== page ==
I was taking my daughter for a walk as she was going through a phase where she'd only sleep in her pram. I was walking along and a van slowed down next to me, three men in the van started throwing rubbish at me and making monkey sounds. It was one of the most degrading things I had ever experienced and was incredibly damaging for me as it was my daughter's first experience of racism at one year old. I felt like I had failed her by not being able to keep her safe. Following that, I didn't leave the house for days because I was so scared of something happening to my little girl. I'm getting over it now, but those situations have a way manifesting into trauma. I often think white people can't comprehend situations where you're scared to do things like walk to Coles, especially in a seemingly pleasant suburb, but racism has a way of revealing itself in the most ordinary places.

Going back, you were physically attacked in your teenage years when you walked back from the corner shop after buying sweets – what happened?

I was 14 years old and it was a group of older girls I knew from the area. They had made racist comments to me in the past and they followed me and waited outside the shop I went into. I asked the staff for help and if they could call my dad or the police, but they refused. I had no choice but to go outside and face them. They dragged me to the car park and began punching and kicking me and shouting that they had a knife and were going to kill me. No one intercepted, they just scurried past with their heads down. I was a tough kid and I wasn't going to back down despite being outnumbered, so I began to fight them off. I remember knowing as long as I could stay on my feet, I'd be OK. Looking back, it's sad that I had the ability to think so logically in such a violent situation because of experience. I fought hard enough to make the entire group back off and retreat and I ran home. The police did not do anything as they didn't believe it was that bad as I managed to get away with just cuts and bruises, which I now realise was racially motivated. I remember one officer even describing me as 'street smart' which now as an adult I recognise is a Black stereotype.

As a new mother, do you see yourself reflected in the 'mummy' communities online?

From a personal standpoint, I tend to avoid the online mum community as whole to be honest, but I am across who they are because of the industry I work in. Even following Black mums becomes exhausting because I observe their audience and other known mums treating them as a token symbol in the influencer community. They are constant representations of being Black which doesn't always account for their experience of being a mother all encompassing. It's like they only exist for white audiences to be in closer proximity of Blackness within the comfort of their own bubble. They also get inundated with the most audacious comments and questions from tone deaf people and constantly have to defend themselves. I just don't have the energy for it. We're Black mothers, but we're also normal people who love cooking, reading, sports, reality TV and online shopping. It is a reminder that just in being Black you have no choice but to be an activist.

How has your life changed since becoming a mother? What's been the greatest challenge, and the greatest joy?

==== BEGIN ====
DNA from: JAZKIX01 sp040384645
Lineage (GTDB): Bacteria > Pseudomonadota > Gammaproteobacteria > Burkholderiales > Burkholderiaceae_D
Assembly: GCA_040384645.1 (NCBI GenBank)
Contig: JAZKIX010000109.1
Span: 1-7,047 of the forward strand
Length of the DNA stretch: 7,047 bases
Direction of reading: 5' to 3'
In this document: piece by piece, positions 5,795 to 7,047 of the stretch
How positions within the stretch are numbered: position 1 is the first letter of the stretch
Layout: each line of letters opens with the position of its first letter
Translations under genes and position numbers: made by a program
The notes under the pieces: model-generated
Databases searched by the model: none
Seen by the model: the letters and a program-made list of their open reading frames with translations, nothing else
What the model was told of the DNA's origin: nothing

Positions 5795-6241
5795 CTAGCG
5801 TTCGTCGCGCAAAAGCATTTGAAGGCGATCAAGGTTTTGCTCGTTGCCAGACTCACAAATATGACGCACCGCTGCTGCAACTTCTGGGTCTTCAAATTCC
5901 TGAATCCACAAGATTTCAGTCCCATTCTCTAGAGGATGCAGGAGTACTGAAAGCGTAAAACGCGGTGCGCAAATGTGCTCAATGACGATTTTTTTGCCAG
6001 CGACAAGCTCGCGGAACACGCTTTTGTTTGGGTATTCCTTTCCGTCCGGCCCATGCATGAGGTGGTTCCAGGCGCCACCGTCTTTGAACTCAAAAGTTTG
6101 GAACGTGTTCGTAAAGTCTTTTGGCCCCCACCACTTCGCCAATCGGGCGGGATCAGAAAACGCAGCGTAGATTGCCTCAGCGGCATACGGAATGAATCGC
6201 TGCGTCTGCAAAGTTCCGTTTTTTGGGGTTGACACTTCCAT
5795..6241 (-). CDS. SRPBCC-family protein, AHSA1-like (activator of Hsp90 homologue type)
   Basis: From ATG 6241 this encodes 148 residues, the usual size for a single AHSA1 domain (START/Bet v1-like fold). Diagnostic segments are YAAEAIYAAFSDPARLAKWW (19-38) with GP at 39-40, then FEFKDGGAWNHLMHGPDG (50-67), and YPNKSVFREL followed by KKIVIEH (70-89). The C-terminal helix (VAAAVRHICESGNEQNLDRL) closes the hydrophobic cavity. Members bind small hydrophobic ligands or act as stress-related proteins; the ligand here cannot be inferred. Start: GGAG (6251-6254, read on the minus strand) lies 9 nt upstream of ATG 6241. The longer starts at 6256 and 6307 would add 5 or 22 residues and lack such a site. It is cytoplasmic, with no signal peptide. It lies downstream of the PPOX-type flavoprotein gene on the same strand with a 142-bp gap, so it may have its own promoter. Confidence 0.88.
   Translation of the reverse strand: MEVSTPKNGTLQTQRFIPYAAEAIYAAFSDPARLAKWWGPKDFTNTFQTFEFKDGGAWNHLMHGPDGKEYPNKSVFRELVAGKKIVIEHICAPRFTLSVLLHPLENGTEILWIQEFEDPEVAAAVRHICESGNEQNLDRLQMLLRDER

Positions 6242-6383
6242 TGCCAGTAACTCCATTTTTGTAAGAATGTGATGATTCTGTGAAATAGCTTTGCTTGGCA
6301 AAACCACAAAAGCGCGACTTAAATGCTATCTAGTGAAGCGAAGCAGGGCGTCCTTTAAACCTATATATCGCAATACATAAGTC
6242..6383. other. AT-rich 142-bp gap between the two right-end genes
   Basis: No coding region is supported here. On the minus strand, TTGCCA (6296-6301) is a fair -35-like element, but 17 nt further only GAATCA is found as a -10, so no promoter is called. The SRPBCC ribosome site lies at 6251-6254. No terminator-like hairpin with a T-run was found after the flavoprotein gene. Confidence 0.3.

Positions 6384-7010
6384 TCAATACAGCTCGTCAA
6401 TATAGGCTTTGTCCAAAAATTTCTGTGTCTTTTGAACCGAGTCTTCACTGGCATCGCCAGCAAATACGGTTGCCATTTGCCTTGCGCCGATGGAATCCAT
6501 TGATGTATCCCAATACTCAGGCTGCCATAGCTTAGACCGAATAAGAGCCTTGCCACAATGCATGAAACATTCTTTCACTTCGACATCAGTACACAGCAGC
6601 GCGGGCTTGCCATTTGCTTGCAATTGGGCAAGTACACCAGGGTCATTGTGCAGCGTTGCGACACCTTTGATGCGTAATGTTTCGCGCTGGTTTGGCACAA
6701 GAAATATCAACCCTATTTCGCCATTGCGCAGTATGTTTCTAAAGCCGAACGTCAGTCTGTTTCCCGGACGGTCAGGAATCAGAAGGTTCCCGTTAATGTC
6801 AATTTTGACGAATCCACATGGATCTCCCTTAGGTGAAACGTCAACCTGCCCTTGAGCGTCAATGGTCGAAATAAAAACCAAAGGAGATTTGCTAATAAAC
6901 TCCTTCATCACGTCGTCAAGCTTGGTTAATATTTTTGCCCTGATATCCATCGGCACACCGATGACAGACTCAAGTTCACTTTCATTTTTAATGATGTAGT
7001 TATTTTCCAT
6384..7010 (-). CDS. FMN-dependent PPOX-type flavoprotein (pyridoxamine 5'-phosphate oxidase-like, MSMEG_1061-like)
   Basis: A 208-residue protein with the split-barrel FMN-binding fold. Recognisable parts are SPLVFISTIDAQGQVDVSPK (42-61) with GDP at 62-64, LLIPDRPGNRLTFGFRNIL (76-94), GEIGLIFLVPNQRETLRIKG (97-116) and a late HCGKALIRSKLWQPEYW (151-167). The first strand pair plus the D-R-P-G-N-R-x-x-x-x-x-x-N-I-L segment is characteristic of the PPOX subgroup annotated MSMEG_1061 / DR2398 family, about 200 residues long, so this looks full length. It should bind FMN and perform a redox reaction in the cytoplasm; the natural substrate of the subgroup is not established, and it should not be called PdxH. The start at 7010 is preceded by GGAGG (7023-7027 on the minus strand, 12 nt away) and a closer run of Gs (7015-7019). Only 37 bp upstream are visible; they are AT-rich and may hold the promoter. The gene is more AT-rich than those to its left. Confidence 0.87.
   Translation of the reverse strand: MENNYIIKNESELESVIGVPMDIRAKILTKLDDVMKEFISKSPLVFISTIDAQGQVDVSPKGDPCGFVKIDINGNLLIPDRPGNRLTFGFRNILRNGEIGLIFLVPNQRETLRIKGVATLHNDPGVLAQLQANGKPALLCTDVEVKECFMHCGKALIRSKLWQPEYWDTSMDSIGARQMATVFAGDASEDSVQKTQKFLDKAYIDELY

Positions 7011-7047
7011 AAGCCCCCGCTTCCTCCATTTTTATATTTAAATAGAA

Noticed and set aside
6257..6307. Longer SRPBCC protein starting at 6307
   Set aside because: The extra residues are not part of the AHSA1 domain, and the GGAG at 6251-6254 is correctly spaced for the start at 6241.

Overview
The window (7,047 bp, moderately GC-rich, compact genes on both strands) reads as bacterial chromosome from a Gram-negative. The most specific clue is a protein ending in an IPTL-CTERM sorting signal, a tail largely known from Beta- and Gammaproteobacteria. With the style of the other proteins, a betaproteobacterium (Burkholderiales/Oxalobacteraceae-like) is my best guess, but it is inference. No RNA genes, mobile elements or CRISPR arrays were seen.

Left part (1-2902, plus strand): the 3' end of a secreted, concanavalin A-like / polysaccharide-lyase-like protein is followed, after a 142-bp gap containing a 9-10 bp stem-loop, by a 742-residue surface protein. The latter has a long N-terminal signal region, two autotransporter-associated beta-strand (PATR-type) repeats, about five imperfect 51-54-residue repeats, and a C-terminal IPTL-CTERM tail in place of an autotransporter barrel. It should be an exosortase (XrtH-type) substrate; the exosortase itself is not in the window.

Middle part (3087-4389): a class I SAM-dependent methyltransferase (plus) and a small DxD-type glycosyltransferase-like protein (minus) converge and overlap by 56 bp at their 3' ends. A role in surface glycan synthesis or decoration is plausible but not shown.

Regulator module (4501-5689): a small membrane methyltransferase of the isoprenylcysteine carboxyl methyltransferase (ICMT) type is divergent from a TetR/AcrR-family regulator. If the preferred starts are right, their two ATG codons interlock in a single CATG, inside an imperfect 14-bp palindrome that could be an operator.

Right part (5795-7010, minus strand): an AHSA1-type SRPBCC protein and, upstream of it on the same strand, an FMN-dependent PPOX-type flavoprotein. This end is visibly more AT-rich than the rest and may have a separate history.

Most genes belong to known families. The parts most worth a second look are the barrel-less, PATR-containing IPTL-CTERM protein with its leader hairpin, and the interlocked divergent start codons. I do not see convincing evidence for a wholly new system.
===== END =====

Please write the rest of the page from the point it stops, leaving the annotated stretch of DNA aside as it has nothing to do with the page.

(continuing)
My daughter has really anchored me and given me purpose and meaning that I never knew was possible. It sounds cliché, but she is the love of my life. She is the greatest joy and brings me so much happiness – I feel like my purpose in life is to be her mum. I love it all – even the tantrums in Target over Lego! She's playful, inquisitive and headstrong like me. She's such a mama's girl; always stuck to my side and following me round. The biggest challenge for me is hoping that my ability to parent is stronger than how horrible the world can be. If she grows up and she doesn't feel proud of who she is I'd feel like I have failed her.

How can we talk to our children about what being anti-racist means?

The best way to be anti-racist is to lead by example: call out racist friends and family members, continue to do the work even when the dust settles, use your platform to amplify Black voices, and practically contribute to change. Look at your own friendship circle and the friends that your children have. Your child should grow up around kids with different ethnicities and cultural backgrounds. You can have as many diverse books and Black dolls as you like, but if real life doesn't reflect their toy shelf it's tokenism. Teach them to see colour, explain what racism is in a clear digestible way, and why they should be against it and what to do if they see racism unfold. Celebrate Blackness and inclusivity in your household, learn about the history of racism but celebrate and appreciate the culture too. Racism should not be exempt from conversations because we fear our kids are too young, there are studies that reveal children observe racial biases from as young as two years old. One of my earliest memories was my dad talking to my then 12-year-old older brother about how to conduct yourself as a Black man in public: don't have your hands in your pocket, don't hang around for no reason, if the police stop you be overly compliant, even if you know they're in the wrong. If these are the types of conversations Black people have to have with their kids, it's a conversation no household should be exempt from.

To diversify our feeds, can you share your favourite people to follow on Instagram?

At the moment I really enjoy following @theconciouskid on Instagram. The platform is probably the most comprehensive guide on anti-racism and inclusivity specifically aimed at teaching our kids. They have just worked with Instagram to create a great resource on how to raise actively anti-racist children. I also just started reading The Book You Wish Your Parents Read. I was interested in the way they discussed themes of emotional baggage and how to not pass that on to your own children. With my lived experiences I am cautious about how my own energy and emotions impact my daughter.